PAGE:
NASA has put its Kepler spacecraft back into hibernation mode following issues with the probe’s ability to point its telescope accurately.
The space agency said it has put the space observatory into a “stable, no-fuel-use sleep mode” to preserve the science data collected during its last observations.
Kepler will wake up again on 10 October and point its antenna back to Earth to transmit its data, although NASA said there is no guarantee that it will be able to download the data due to concerns over the amount of fuel remaining on the spacecraft.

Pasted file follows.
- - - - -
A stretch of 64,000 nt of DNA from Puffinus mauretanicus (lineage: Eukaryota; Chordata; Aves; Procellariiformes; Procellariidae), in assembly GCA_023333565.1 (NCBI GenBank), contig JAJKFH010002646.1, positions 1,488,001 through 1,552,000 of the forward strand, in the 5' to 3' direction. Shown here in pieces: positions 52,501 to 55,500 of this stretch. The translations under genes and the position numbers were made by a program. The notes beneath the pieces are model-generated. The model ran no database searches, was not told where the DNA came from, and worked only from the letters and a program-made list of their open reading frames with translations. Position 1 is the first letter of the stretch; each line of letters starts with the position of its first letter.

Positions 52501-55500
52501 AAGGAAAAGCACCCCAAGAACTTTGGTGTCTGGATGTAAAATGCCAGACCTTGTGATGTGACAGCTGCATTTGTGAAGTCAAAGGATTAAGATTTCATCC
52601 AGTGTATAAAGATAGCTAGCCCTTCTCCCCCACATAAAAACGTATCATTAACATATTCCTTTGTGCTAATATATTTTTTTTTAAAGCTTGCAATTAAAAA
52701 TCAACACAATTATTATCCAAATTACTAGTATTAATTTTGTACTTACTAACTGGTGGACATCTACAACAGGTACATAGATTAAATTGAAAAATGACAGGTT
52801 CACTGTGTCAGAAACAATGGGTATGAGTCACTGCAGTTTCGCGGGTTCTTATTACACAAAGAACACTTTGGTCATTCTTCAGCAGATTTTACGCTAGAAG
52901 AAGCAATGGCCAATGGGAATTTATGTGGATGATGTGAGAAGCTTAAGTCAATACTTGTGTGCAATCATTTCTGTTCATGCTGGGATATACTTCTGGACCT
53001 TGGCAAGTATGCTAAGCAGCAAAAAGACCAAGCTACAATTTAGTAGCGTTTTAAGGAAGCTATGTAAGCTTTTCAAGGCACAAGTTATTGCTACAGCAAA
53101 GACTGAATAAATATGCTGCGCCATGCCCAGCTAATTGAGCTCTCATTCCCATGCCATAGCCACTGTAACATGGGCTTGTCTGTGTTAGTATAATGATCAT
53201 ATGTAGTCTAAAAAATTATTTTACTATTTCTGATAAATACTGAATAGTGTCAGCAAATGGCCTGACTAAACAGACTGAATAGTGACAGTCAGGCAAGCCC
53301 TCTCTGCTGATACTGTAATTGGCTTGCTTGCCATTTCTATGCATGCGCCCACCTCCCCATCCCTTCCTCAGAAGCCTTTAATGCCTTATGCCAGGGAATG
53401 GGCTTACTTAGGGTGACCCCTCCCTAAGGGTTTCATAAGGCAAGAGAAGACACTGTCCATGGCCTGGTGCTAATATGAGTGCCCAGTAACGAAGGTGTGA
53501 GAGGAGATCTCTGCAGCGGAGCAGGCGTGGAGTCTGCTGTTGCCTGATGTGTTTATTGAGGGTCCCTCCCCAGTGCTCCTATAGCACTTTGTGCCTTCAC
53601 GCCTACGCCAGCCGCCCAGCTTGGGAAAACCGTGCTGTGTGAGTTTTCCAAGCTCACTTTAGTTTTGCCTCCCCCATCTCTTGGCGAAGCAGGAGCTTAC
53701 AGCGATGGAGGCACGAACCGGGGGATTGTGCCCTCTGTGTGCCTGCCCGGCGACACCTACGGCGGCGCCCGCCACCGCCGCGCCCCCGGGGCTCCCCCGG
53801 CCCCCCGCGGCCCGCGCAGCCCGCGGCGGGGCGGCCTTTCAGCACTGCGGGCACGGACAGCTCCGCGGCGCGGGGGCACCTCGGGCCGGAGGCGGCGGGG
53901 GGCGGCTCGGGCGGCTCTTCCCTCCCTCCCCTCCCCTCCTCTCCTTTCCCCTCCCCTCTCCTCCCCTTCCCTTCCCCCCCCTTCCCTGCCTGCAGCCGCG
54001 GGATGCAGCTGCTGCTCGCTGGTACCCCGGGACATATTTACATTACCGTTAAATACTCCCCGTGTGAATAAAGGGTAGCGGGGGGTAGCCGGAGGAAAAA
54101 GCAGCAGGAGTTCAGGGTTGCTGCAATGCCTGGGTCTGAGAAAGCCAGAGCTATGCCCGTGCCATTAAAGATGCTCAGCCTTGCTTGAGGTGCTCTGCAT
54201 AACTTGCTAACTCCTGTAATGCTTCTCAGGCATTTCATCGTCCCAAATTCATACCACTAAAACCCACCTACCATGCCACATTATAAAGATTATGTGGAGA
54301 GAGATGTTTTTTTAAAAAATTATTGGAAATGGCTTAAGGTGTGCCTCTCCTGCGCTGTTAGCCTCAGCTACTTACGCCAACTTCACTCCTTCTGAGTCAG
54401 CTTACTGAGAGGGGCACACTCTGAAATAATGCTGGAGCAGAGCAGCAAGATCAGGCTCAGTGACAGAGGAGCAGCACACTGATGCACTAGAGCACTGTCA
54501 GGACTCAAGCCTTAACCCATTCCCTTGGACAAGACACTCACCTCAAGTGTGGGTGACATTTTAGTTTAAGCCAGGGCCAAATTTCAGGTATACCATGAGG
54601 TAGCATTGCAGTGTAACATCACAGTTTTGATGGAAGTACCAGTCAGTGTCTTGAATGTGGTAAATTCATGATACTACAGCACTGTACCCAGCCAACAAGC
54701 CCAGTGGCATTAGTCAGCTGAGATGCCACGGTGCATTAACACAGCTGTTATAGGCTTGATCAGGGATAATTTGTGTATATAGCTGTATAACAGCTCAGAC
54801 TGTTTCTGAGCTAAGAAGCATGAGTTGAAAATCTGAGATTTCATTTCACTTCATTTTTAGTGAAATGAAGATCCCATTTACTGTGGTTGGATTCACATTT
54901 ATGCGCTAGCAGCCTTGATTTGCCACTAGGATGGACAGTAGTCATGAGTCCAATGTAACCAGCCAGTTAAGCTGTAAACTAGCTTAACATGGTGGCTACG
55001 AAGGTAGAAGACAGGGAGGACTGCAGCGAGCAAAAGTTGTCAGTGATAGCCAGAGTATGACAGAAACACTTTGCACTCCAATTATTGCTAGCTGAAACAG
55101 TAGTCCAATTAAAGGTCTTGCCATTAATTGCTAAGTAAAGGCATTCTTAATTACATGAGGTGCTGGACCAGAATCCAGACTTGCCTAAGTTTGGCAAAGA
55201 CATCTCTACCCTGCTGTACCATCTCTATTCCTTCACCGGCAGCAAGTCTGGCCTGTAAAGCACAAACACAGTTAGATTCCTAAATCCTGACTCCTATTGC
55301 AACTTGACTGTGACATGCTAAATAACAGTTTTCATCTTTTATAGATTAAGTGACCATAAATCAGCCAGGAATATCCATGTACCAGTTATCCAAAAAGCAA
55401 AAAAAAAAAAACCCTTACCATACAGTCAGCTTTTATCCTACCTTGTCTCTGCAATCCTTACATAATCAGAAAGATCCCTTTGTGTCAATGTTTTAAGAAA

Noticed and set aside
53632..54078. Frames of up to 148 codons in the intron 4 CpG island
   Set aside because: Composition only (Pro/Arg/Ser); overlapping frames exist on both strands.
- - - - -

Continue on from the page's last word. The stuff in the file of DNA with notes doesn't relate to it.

“NASA’s goal is to collect and downlink as much science data as possible while the spacecraft remains viable,” the agency said.
Kepler was originally launched into an Earth-trailing heliocentric orbit on 7 March 2009 with the goal of identifying other Earth-size planets in our region of the Milky Way.
NASA said that Kepler has discovered more than 2,600 planets beyond the solar system to date.